The Focus RS500 is the last hurrah for the Focus RS
Extra power and torque make it as fast as front-drive cars get
The steering is keen, while the handling is "deliciously neutral"
The sound of the turbocharged five-pot engine is memorable
The matt black paint finish is the work of 3M
RS500 retains RS's low-speed docility but shrinks the distance between bends
Interior changes in the RS500 over the standard RS are minor
Extra details include red stitching for the leather
The engine produces 345bhp and 339lb ft
Just 500 units will be made, although every example has now been sold
First DriveIt's finally here: after a long, long wait, we've driven the all-new 345bhp four-wheel-drive Ford Focus RS on UK soil; it is a masterclass
First DriveFast, usable, temptingly priced and huge fun to drive, the new Focus RS isn’t just the affordable driver’s car of the moment, it’s also probably the best
What is it?
A last hurrah for the Ford Focus RS. Production ends this September – by which time 8000 will have been made, half of which will have been sold in the UK.
Some 500 of the last batch will be these – RS500 models, toting 345bhp instead of the regular 300, and 339lb ft instead of 325.
The increase is allowed by a new, larger capacity fuel pump, and a new downpipe on the exhaust. There’s new engine mapping too of course, but it isn’t a case of turning up the boost pressure. The RS already runs a bigger turbo than the ST and isn’t worked overly hard to deliver its 300bhp. Freeing up the fuelling and exhaust is enough to liberate the power and drop the 0-62mph time from 5.9 to 5.6sec.
The chassis remains unchanged, as do the brakes (albeit with red calipers) and there are minor interior detail changes – red stitching and a plaque on the dash. You might notice the matt black finish too – it’s a film applied by 3M over standard gloss black paint.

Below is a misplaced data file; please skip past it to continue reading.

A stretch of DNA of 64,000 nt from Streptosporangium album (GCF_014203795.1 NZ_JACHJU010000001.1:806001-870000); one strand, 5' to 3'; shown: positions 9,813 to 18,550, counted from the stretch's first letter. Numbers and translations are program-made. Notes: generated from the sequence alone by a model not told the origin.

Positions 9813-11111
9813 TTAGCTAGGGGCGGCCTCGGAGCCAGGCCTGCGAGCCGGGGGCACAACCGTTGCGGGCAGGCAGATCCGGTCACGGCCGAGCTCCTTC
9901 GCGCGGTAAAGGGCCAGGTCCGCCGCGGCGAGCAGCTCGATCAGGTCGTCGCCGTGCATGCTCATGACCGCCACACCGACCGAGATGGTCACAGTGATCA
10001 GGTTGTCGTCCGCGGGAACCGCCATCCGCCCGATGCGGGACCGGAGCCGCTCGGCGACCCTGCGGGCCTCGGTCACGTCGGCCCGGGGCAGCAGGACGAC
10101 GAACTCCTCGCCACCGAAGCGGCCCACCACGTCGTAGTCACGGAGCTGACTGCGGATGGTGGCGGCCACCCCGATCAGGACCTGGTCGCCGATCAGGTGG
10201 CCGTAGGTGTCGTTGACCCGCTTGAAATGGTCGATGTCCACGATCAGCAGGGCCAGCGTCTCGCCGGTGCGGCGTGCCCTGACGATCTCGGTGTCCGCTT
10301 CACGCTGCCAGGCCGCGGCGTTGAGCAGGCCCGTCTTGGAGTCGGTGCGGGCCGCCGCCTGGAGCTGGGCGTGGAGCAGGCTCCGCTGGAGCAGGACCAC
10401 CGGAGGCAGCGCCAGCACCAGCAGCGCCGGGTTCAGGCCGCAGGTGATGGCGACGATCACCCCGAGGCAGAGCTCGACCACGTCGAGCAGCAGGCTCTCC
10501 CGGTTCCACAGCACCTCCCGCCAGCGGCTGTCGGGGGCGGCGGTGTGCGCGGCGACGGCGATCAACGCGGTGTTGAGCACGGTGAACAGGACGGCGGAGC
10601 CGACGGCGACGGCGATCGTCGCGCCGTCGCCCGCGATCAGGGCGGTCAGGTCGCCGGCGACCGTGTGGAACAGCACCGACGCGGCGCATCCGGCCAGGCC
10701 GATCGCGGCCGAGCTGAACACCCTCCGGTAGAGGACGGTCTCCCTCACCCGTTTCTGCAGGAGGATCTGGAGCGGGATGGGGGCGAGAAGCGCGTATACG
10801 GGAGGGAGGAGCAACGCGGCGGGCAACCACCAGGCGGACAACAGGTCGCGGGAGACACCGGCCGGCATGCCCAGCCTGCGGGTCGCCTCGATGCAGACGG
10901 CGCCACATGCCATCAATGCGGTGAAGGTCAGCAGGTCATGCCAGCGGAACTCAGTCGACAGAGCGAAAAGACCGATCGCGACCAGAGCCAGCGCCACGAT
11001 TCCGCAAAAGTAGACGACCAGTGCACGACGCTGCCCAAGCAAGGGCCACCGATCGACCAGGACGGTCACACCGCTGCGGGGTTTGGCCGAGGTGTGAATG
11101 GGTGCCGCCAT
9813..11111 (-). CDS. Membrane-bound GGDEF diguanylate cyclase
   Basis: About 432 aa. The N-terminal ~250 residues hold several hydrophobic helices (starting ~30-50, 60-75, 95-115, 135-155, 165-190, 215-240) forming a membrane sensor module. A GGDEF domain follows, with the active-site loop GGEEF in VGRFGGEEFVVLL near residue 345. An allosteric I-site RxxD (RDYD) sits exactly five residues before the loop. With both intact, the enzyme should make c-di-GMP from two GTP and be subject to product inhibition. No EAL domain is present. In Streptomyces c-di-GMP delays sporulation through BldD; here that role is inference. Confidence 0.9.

What’s it like?
Pretty flipping fast, unsurprisingly. But unlike, say, the Mitsubishi Evo FQ400, the RS500 hasn’t become perpetually manic. The engine mapping means that it retains the regular car’s low-speed character and civility.
When the RS500 does blow, though, by crikey it blows hard. You feel it most through the mid-range. There’s no discernable increase in the time it takes to spool up; the RS500 gets going like the regular RS, but gets going harder, and faster, for longer.
The regular RS already has astonishing ground-covering pace. The RS500 usefully shortens the time it takes to fling itself from one bend to the next.
Because torque has only been increased by four per cent, torque steer is prevalent only as it was before. Which means it’s there, but is manageable. The steering’s terrifically precise and accurate otherwise too.
On fresh tyres the RS500 is, just like the RS, wonderfully exploitable. It grips hard at the front to the extent that it’ll lift a rear wheel if you’re steady on the throttle. Alternatively, in faster corners, the rear can be coaxed into helping adjust the cornering line if you trail the brakes towards a corner with the ESP switched out.
From experience of Autocar’s former long-term RS, I know that on worn tyres the dynamics become more dominated by the available grip at the front as the rubber gradually loses its resistance to power. But if the RS is on new tyres, the Renaultsport Clio is the only other current production hot hatch that has the same level of exploitability and adjustability. And no other hatch shoves like an RS500.
Should I buy one?
Spot of bad news on that front. The RS500 sold out pretty much as soon as it was announced, even at £35,750, which sounds like quite a lot given the limited extent of the mechanical changes.
Still, there’s no shortage of demand – as I write speculators have put them up for auction at over £40,000. One thing’s for sure: at any price, the RS500 is one of the fastest, most capable front-drive cars ever produced.